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Analyze Multiple Time Series

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Analyze Multiple Time Series

This template provides a playbook to analyze multiple time series simultaneously. You will take an indepth look into your time series data by:

  1. Loading and visualizing your data
  2. Inspecting the distribution
  3. Analyzing subsets of your data
  4. Decomposing time series into seasonality, trend and noise
  5. Visualizing correlations with a clustermap
# Load packages
import pandas as pd
import matplotlib.pyplot as plt
from statsmodels.graphics import tsaplots
import statsmodels.api as sm
import seaborn as sns

1. Load and visualize your data

# Upload your data as CSV and load as a data frame
df = pd.read_csv(
    "data.csv",
    parse_dates=["datestamp"],  # Tell pandas which column(s) to parse as dates
    index_col="datestamp",  # Use a date column as your index
)
df.head()
# Plot settings
%config InlineBackend.figure_format='retina'
plt.rcParams["figure.figsize"] = (18, 10)
plt.style.use('ggplot')

# Plot all time series in the df DataFrame
ax = df.plot(
    colormap="Spectral",  # Set a colormap to avoid overlapping colors
    fontsize=10,  # Set fontsize
    linewidth=0.8, # Set width of lines
)

# Set labels and legend
ax.set_xlabel("Date", fontsize=12)  # X axis text
ax.set_ylabel("Unemployment Rate", fontsize=12) # Set font size
ax.set_title("Unemployment rate of U.S. workers by industry", fontsize=15)
ax.legend(
    loc="center left",  # Set location of legend within bounding box
    bbox_to_anchor=(1.0, 0.5),  # Set location of bounding box
)

# Annotate your plots with vertical lines
ax.axvline(
    "2001-07-01",  # Position of vertical line
    color="red",  # Color of line
    linestyle="--",  # Style of line
    linewidth=2, # Thickness of line
)
ax.axvline("2008-09-01", color="red", linestyle="--", linewidth=2)

# Show plot
plt.show()

2. Inspect the distribution

df.describe()
# Generate a boxplot
ax = df.boxplot(fontsize=10, vert=False)  # Plots boxplot horizonally if false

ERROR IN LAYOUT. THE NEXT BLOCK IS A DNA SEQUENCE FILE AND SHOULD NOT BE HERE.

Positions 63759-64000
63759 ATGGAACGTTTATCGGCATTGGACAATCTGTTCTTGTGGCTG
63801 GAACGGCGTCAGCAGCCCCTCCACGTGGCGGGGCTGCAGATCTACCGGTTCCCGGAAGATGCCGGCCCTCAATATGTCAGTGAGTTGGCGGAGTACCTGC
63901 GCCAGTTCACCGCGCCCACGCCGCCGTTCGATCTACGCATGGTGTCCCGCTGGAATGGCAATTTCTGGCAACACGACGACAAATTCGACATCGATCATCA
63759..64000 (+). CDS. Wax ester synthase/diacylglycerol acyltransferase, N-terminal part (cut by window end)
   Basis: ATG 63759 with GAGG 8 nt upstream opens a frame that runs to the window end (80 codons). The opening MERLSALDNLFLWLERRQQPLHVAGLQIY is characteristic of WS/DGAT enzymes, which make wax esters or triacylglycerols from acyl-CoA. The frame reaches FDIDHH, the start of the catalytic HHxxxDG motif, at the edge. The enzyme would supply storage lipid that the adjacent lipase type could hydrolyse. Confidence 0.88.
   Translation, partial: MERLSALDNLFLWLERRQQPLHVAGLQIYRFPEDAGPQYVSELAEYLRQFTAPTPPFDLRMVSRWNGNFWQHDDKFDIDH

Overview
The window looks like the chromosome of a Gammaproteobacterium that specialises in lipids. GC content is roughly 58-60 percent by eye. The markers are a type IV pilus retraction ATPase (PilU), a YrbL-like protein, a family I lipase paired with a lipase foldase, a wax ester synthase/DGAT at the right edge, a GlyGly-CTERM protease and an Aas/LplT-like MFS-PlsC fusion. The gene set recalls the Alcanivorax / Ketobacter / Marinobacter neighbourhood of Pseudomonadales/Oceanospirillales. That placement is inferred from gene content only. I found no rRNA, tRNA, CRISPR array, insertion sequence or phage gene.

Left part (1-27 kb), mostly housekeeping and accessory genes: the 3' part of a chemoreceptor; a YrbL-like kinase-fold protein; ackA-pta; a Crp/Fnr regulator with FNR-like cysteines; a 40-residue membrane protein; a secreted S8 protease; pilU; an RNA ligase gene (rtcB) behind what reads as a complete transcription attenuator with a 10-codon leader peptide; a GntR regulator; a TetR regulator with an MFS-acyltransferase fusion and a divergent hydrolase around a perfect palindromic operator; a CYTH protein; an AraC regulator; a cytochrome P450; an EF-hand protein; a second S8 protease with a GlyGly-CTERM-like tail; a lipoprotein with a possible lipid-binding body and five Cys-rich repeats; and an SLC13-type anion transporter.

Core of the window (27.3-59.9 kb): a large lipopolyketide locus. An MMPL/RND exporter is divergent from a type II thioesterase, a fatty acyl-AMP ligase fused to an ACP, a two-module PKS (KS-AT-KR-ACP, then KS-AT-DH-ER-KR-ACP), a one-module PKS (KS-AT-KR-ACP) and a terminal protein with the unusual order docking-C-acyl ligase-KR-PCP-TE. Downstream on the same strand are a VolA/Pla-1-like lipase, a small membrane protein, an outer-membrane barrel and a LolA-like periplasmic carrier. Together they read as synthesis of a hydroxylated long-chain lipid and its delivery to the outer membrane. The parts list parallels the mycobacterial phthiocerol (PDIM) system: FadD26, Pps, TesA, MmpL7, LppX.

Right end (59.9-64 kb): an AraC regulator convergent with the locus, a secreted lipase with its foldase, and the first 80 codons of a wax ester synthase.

ax.set_xlabel("Unemployment Percentage")
ax.set_title("Distribution of Unemployment by industry")
plt.show()

3. Analyze subsets of your data

a) Visualize (partial) autocorrelation

Autocorrelation refers to the degree of correlation of a variable between two successive time intervals. It measures how the lagged version of the value of a variable is related to the original version of it in a time series.

# Display the autocorrelation plot of your time series
fig = tsaplots.plot_acf(
    df["Agriculture"], lags=24  # Change column to inspect
)  # Set lag period

# Show plot
plt.show()
# Display the partial autocorrelation plot of your time series
fig = tsaplots.plot_pacf(
    df["Agriculture"], lags=24  # Change column to inspect
)  # Set lag period

# Show plot
plt.show()

b) Group data by different time periods

Uncover patterns by grouping your data by different time periods e.g. yearly, monthly, daily etc.

# Extract time period of interest
index_year = df.index.year  # Choose year, month, day etc.

# Compute mean for each time period
df_by_year = df.groupby(index_year).mean()  # Replace .mean() with aggregation function

# Plot the mean for each time period
ax = df_by_year.plot(fontsize=10, linewidth=1)

# Set axis labels and legend
ax.set_xlabel("Year", fontsize=12)
ax.set_ylabel("Mean unemployment rate", fontsize=12)
ax.axvline(
    2008,  # Position of vertical line
    color="red",  # Color of line
    linestyle="--",  # Style of line
    linewidth=2,
)  # Thickness of line

ax.legend(
    loc="center left", bbox_to_anchor=(1.0, 0.5)  # Placement of legend within bbox
)  # Location of boundary box (bbox)
plt.show()

4. Decompose time series into seasonality, trend and noise

Seasonality, trend and noise are essential to every time series. You can interpret them as such:

  • Trend shows you the increasing or decreasing value in the series.
  • Seasonality highlights the repeating short-term cycle in the series.
  • Noise is the random variation in the series.



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